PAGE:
to do so on short excursions of 50 or 100 miles. It would be tedious to give in full my plans for operating with our boats when ready. It would be mainly in the night, and by precipitate and silent approach. I have offered, and do again offer, to our Government my plans and my services to assist to prepare such boats, and to go in them when ready free of any remuneration. Should the Government, however, not deem it practicable, and not be disposed to fit out such boats, I shall with some associate attempt it as a private enterprise under an act which our Louisiana delegation is getting passed, and which was suggested by me, giving a fair compensation for the sinking of war vessels of the enemy, and I predict that under the act alluded to many adventures will be fit out by private enterprise, and that in this way the Government will find springing into sudden existence a very powerful means of defense.
JNO. A. STEVENSON,
51 Carondelet Street, New Orleans.
P. S. - I leave for New Orleans this evening, but have left my drawings and model in the office of the Secretary of the Navy.
J. A. S.
ADJT. AND INSP. GENERAL'S OFFICE, No. 56.
Montgomery, May 22, 1861.
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V. Brigadier Gen. S. Cooper is assigned to duty as Adjutant and Inspector General from March 16, 1861.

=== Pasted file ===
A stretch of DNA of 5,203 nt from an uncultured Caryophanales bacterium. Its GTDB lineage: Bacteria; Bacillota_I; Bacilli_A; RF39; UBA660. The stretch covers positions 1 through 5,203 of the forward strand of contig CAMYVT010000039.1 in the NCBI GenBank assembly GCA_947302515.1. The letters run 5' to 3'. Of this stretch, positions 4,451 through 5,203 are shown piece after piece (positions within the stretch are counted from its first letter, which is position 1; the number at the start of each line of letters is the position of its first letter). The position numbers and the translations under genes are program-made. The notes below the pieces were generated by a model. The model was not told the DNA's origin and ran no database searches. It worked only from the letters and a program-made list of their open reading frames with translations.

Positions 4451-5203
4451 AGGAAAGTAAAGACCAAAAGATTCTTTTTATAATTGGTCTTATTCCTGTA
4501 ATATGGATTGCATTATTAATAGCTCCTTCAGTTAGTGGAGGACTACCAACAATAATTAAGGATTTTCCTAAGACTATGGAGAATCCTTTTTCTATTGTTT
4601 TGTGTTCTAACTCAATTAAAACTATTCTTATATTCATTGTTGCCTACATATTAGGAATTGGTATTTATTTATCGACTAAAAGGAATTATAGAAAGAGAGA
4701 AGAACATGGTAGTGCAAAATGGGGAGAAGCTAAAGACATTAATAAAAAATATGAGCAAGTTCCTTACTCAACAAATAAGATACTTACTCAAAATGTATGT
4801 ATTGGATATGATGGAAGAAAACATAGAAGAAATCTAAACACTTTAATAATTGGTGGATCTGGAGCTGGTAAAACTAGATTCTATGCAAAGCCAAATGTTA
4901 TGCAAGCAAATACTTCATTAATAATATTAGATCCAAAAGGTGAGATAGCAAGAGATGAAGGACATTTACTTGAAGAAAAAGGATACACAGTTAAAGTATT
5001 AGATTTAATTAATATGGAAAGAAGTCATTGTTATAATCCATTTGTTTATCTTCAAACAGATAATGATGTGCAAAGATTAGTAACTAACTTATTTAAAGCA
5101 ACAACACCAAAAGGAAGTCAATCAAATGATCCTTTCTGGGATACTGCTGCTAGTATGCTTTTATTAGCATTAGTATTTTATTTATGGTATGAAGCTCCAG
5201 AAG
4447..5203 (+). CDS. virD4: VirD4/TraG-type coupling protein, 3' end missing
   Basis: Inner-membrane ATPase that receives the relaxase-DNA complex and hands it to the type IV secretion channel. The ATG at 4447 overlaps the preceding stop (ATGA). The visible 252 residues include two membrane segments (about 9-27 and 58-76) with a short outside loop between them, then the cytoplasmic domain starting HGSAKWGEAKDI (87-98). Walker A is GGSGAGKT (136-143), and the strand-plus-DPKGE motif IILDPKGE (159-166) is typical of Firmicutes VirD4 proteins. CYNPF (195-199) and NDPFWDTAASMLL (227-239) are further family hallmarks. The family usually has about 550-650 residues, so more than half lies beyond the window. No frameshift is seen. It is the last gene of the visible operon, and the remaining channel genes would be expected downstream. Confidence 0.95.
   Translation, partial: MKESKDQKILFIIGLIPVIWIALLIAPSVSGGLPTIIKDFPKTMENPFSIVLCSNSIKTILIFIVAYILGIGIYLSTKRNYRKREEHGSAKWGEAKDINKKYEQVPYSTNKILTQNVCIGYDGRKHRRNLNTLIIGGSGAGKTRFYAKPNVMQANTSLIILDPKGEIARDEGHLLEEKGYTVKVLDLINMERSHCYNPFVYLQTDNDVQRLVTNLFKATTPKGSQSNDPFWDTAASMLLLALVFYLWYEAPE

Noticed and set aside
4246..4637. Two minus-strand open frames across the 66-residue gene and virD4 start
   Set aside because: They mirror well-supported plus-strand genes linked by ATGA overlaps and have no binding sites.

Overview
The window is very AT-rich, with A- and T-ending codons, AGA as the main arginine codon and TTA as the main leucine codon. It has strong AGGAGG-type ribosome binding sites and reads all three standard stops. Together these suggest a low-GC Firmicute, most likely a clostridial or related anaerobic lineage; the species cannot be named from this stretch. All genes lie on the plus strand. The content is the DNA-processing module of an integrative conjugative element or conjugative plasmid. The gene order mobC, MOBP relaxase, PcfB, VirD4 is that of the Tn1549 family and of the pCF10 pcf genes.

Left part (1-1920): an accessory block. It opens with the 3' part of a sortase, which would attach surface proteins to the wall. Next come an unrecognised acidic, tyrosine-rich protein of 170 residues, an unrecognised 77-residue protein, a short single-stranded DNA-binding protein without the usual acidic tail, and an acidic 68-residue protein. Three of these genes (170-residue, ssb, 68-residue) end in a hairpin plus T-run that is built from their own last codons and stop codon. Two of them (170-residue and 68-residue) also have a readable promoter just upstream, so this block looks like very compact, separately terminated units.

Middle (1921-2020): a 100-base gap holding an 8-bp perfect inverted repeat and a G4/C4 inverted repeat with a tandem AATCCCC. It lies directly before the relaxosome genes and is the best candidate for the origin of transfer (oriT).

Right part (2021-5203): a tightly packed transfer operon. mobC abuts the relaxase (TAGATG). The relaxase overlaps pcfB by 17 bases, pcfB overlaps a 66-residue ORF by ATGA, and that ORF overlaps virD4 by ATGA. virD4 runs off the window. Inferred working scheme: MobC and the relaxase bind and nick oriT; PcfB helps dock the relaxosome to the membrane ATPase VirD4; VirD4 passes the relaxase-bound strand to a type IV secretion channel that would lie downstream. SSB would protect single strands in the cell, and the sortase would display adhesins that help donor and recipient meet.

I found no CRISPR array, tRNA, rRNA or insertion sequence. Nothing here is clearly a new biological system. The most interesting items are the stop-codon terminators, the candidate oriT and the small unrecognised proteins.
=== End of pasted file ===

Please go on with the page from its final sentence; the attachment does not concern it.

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By command of the Secretary of War:
MONTGOMERY, May 22, 1861.
Governor JOSEPH E. BROWN,
General Wayne, in his letter of the 7th, distinctly stated that we should have saltpeter and sulphur. You now require me to take the steam-boat, for which we have no use. I trust you will not insist on what under the circumstances is impossible.
L. P. WALKER.
CONFEDERATE STATES OF AMERICA WAR DEPARTMENT, Montgomery, May 22, 1861.
His Excellency JOSEPH E. BROWN,
Governor of Georgia:
SIR: I have the honor to acknowledge Your Excellency's favor of the 15th of May, and can well appreciate the embarrassment under which Your Excellency labors in respect to the apparent conflict of the rules of this Department as to periods of service in the Army, but a brief explanation of the matter, I feel quite sure, will relieve this difficulty in your mind. Congress in the beginning, as you are aware, passed bills with regard to the organization of a "regular army"